By RUSSELL GUY
A report in the current medical journal Lancet, “Profits and pandemics: prevention of harmful effects of tobacco, alcohol and ultra-processed food and drink industries” reveals some reasons why the NT has a huge health burden.
The report identifies “unhealthy commodity industries” as those responsible for the sales and promotion of tobacco, alcohol, energy-dense foods such as burgers, frozen pizzas and pasta dishes, nuggets, sticks, crisps, biscuits, confectionery, cereal bars, carbonized and other sugared drinks and various snack products.
Apart from the well known effects of tobacco and alcohol misuse, these foods are high in fat, sugar and salt, are a cause of obesity, diabetes, high-blood pressure, cholesterol and related non-communicable diseases.
In 2010, globally, these accounted for 6.3m deaths (tobacco), 4.9m (alcohol) and 18m associated with ultra-processed foods.
The increasing marketing share of these commodities is estimated to accelerate “the nutrition transition”: a change from traditional diets of whole or minimally processed foods, such as fruit and vegetables, to highly processed foods and drinks.
Our highly industrialized society has developed a lifestyle replicated in the Aboriginal transition from a traditional diet of bush tucker, interrupted by the colonial advance through tribal lands, culminating in “sit-down” welfare and a diet of take-away processed food.
The Lancet report notes that “the relation between tobacco, alcohol and ultra-processed foods and beverage corporations” shows the failure of public health policy makers and professionals to respond and how these corporations undermine public health.
One of the key strategies these corporations use is sponsorship.
One alcohol company observed by an Australian alcohol watchdog last week, markets a jacket emblazoned with their product advertising for four year olds and obtainable in giant retail outlets.
Professor Sir Ian Gillmore, chair of the United Kingdom’s Alcohol Health alliance, told ABC radio (18/2/13) that “kids are starting to drink younger than they used to. We’re seeing cases of cirrhosis of the liver, which takes maybe 10 years to develop in heavy drinkers, we’re seeing that in women sometimes intheir early 20s.”
Professor Gillmore observed that “the control of alcohol cannot be left to the free market” and that “there was no single magic bullet but the evidence is most strong around price, availability, and marketing”.
And one area where the UK is being innovative is looking at a minimum floor price. That’s where you can’t sell a standard drink below a certain amount. The great strength of that policy is that it won’t affect the price of a drink in a bar or a restaurant but it will tackle the very cheap supermarket drink that’s being sold literally at pocket money prices – beer and cider sometimes cheaper than bottled water.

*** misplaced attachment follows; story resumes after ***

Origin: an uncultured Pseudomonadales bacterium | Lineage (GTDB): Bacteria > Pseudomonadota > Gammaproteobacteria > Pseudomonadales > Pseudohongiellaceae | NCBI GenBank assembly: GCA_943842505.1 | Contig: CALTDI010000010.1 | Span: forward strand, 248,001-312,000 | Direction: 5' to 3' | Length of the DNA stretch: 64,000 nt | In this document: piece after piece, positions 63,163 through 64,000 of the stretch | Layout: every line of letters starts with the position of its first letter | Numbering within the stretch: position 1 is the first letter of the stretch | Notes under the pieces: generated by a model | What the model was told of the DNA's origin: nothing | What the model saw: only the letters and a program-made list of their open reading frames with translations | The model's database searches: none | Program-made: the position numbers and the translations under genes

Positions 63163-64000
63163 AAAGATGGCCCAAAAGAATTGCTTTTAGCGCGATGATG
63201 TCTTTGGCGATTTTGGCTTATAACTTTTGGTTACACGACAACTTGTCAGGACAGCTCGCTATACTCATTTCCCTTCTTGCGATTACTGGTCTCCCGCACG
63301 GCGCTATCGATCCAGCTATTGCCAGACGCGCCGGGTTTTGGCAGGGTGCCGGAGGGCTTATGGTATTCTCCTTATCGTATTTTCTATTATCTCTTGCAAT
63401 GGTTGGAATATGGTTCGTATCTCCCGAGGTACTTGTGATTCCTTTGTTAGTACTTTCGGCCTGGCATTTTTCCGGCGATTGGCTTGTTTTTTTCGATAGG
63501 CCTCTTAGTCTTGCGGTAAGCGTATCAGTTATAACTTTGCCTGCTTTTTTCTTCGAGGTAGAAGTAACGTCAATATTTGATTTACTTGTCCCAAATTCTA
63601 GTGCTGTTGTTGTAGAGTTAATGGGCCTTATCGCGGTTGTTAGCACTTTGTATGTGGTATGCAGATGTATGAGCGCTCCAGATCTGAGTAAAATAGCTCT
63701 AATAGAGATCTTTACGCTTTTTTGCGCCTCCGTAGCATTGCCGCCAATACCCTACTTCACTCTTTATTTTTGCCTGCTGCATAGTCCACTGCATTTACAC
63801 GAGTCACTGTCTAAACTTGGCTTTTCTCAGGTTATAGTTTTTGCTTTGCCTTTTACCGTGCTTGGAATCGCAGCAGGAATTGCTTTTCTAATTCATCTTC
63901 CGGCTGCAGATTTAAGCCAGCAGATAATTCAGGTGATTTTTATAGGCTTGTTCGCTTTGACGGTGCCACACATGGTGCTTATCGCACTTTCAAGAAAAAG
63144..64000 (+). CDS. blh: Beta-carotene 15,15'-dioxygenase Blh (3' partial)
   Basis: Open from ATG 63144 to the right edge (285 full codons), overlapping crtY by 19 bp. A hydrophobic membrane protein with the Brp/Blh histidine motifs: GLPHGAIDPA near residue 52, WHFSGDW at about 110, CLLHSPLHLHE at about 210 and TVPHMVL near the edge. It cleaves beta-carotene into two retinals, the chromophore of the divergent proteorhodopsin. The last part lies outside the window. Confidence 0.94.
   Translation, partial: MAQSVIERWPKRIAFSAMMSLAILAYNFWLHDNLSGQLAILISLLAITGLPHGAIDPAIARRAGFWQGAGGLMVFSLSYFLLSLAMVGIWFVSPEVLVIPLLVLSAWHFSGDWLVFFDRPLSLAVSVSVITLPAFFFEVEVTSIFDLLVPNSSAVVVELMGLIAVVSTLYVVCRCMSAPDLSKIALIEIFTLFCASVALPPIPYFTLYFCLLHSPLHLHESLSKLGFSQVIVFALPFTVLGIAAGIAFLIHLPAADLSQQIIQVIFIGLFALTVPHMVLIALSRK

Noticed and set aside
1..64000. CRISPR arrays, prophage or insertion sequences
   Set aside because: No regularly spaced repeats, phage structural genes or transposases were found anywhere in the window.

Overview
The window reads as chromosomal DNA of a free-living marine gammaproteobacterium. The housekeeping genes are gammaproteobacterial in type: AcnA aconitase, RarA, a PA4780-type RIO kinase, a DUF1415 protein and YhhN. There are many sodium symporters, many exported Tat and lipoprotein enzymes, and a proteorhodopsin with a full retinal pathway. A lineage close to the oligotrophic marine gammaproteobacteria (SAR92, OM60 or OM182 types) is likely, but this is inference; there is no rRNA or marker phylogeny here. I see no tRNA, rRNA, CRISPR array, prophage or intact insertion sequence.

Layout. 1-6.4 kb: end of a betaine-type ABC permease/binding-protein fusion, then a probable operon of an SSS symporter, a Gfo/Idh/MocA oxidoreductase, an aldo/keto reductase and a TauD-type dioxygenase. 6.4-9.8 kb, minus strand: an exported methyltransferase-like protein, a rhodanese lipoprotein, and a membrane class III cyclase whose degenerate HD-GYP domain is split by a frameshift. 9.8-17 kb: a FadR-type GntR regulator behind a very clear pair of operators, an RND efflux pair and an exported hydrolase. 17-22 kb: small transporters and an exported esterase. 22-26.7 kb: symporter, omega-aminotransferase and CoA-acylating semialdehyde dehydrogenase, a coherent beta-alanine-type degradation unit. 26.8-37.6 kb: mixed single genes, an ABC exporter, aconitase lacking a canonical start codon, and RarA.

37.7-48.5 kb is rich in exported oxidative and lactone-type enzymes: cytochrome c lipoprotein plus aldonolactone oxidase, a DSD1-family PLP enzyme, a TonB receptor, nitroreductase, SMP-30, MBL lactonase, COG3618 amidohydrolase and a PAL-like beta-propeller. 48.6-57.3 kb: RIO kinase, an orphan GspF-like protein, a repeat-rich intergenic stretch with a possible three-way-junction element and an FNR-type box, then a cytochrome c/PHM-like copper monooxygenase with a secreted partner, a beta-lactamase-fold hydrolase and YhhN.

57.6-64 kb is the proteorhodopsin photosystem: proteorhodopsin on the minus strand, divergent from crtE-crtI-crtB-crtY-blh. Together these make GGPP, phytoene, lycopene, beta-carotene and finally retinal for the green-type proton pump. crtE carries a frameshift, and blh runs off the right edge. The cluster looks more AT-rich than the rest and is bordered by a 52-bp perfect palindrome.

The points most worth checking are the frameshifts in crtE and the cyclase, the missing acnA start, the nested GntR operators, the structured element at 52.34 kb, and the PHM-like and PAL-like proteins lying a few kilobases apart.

Meanwhile, John Patterson, CEO of the Aboriginal Medical Services Alliance of the NT (AMSANT) in a press release (15/2/13) called for “an historic compromise between the Northern Territory and Commonwealth governments over alcohol policy in the Northern Territory.
“The lives of Territorians—black and white—hang in the balance. We need to unite, and lead the nation by giving grog floor pricing a go. We can lead the nation on grog, instead of going with the flow of the rivers of grog.”
The Lancet report claims that “public regulation and market intervention are the only evidence-based mechanisms to prevent harm caused by unhealthy commodity industries.”
The report calls for “a substantially scaled-up response from governments, public health organizations and civil society to regulate the harmful activities of these industries.”
The line-up of patients at remote community clinics was described to me recently by an Anmatjerre health worker as “waiting for it to open every day.”
She was en route to a course in Alice where she would learn more about being able to help pregnant mothers in her community.
It has often seemed to me, as a long-time observer of Indigenous health in the NT, that Indigenous societies are the canaries in the societal cage of Western civilization and when you think of how the take-away food precinct developed almost overnight in the early 1980s in Alice Springs, to be supplemented by new recruits like MacDonalds and the general fare found at roadhouses, along with the non communicable disease burden suffered by Indigenous, the claims of the Lancet report are disturbing, to say the least.
And then, of course, we have the alcohol issue, promoted 24/7, currently extant, but the tobacco industry was choked down.
PHOTOS: The Territory isn’t on its own when it comes to consuming too much of the bad stuff … bulk booze near Longreach, Queensland, in days gone by (above), and a junk food sign targeting kids in Adelaide today.